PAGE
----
Noises Off
Date performed:
Michael Frayn
Oct 2009

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 Noises Off is not one play but two - simultaneously a traditional sex farce, Nothing On, and the backstage farce that develops during Nothing On's final rehearsal and tour. The two farces begin to interlock, as the characters make their exits from Nothing On only to find themselves making entrances into the even worse nightmare going on backstage, and exit from that only to make their entrances back into Nothing On.

In the end, at the disastrous final performance, the two farces can be kept separate no longer and coalesce into one single collective nervous breakdown - The funniest comedy ever written

Thoughts from the Director
Noises Off presents serious problems on a large West End revolving stage, but at the Library Theatre the problems are almost insurmountable. The theatre is not big enough and, more importantly, just not high enough because the set has to represent two stories of a cottage and the height available is barely 11.5 feet. Before we even thought about how we could cast it, we had to be able to set it and manoeuvre it.

Eventually, we decided it was possible and the play was cast and rehearsals began. I cannot think of a play that has been harder to do from both a set building and an acting point of view. Act II has turned my hair grey. Even now, as I write this, I keep on thinking - how on earth are we going to do this? Whether we do or not remains to be seen. I hope it will be great. All I can say is that the cast and the backstage team have been fantastic - Peter Howard

Review, The Star 14Oct09
The Tudor Players version of Michael Frayn's farce is a delight. How director Peter Howard managed to get his cast through such a complicated series of shenanigans is anyone's guess.

Each actor has an onstage and offstage persona to contend with. The dress rehearsal contains missed cues, exits and entrances and bothersome props galore. Director Lloyd Dallas, sitting in the audience is getting more than a tad tetchy. It appears offstage tensions are spilling into the play. We then get to see the crazy backstage antics... players improvising... Brooke hilariously carries on with her script... the funniest laugh-out-loud section... a piece of divine farce owing to a repeated cue whereby we have a burglar followed in sweet succession by not one but two burglar understudies.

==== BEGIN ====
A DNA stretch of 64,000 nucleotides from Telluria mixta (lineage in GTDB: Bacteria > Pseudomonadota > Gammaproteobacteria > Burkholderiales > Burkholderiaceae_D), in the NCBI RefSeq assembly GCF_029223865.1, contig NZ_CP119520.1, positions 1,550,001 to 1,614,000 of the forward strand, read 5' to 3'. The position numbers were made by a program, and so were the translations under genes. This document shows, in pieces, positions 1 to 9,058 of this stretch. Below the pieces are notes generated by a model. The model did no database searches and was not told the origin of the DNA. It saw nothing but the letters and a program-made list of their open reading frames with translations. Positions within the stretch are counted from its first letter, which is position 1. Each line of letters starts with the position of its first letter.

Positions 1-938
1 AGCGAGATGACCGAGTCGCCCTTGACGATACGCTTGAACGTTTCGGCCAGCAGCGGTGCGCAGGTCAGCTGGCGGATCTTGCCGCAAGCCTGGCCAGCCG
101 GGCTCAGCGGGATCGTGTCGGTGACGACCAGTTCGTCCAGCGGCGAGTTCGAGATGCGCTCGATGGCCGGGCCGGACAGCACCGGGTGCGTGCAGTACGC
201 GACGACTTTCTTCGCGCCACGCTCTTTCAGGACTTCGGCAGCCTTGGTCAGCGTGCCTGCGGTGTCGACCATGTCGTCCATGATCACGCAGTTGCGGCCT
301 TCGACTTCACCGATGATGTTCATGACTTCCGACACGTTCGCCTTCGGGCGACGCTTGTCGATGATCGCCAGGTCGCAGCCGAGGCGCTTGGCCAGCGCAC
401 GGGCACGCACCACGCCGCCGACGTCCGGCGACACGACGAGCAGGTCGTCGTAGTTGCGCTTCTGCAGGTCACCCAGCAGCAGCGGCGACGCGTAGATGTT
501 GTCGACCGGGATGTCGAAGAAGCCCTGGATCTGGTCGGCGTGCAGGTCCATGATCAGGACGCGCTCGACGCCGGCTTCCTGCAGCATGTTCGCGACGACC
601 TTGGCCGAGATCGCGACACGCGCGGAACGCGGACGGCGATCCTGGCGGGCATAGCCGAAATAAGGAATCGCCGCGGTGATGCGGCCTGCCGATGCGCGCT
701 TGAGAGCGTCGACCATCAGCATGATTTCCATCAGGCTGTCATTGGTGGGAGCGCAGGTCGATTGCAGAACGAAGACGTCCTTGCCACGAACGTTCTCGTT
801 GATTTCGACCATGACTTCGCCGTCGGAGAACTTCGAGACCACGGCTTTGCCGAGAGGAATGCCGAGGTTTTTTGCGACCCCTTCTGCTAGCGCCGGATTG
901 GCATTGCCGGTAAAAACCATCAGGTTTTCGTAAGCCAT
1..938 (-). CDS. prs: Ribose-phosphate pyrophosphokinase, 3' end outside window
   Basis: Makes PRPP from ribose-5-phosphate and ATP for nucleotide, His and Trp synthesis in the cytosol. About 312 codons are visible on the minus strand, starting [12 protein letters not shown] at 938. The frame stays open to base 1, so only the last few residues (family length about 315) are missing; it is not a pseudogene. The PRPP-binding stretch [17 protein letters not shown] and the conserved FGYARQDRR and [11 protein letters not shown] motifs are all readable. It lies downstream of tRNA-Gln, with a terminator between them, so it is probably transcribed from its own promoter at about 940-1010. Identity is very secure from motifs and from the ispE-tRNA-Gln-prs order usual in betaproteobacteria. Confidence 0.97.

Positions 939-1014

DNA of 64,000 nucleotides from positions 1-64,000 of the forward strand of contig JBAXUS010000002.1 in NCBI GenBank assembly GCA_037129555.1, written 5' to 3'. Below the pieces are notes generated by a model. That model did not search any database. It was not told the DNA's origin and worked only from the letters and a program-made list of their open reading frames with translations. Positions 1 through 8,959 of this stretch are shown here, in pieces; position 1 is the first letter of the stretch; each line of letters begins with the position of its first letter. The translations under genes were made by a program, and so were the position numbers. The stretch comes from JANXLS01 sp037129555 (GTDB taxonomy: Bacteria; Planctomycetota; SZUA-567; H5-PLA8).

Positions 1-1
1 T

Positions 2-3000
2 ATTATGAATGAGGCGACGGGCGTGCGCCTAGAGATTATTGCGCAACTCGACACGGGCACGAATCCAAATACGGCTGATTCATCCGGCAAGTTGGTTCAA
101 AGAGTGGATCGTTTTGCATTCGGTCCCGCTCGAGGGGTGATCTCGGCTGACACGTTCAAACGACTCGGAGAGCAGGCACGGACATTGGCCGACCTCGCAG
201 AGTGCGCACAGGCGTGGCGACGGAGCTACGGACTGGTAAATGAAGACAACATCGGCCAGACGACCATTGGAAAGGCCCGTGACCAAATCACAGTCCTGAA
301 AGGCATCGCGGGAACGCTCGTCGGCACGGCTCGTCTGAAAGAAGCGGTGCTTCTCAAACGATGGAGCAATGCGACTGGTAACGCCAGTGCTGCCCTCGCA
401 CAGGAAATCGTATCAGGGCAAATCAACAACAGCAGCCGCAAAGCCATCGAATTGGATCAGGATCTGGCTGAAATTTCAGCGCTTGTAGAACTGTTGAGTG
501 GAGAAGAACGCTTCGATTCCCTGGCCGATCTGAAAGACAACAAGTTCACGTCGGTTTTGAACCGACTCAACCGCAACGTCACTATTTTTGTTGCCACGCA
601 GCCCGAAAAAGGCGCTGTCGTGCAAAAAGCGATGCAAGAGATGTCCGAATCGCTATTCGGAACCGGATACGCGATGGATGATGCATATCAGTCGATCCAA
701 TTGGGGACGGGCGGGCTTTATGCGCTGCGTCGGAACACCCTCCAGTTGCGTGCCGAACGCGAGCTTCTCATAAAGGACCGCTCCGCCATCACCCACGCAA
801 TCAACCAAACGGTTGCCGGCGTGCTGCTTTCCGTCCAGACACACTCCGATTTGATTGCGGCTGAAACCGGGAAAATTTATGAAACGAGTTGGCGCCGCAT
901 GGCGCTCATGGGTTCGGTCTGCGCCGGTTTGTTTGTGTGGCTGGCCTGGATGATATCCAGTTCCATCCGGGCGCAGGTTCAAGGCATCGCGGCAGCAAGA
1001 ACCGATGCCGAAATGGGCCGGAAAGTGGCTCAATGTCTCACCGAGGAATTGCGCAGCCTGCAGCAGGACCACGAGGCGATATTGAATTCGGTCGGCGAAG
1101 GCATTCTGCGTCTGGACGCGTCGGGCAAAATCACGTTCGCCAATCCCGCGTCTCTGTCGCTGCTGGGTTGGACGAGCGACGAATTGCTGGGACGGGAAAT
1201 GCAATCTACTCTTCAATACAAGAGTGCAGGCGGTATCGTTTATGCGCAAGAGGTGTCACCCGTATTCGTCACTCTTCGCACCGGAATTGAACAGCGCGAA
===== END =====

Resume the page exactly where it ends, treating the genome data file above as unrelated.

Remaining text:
Fran Larkin is great as Belinda who ties to keep things together onstage and offstage. Siobhan Daley shines as the dizzy ingenue caught up in a love triangle. Roger Bingham puts in an inspired cameo as the infuriating alcoholic, Selsdon. Has anyone seen the sardines? Stephen Grigg


(Click on images to view full size versions).

Dorothy Otley Edwina Gascoyne
Lloyd Dallas Rod Duncan
Garry Lejeune John Moran
Brooke Ashton Siobhan Daley
Poppy Norton-Taylor Jo Waterhouse
Frederick Fellowes Phil Gascoyne
Belinda Blair Fran Larkin
Tim Allgood John Mackinder
Selsdon Mowbray Roger Bingham

Director Peter Howard
Set design Peter Howard
Hansel D'Roza
Set construction Bryan Ashcroft
Bradley D'Roza
Hansel D'Roza
John Jakins
Graham Ward
Stage manager John Jakins
Sound Bryan Ashcroft
Lighting Hansel D'Roza
Properties Bridget Ball
Pam Bush
Costumes Janet D'Roza
Continuity Andrea Howard
Front of house manager Carolyn Heslop
Friends of Tudor
Ticket secretaries Geoff & Lynn Randle
Graham & Ann Ward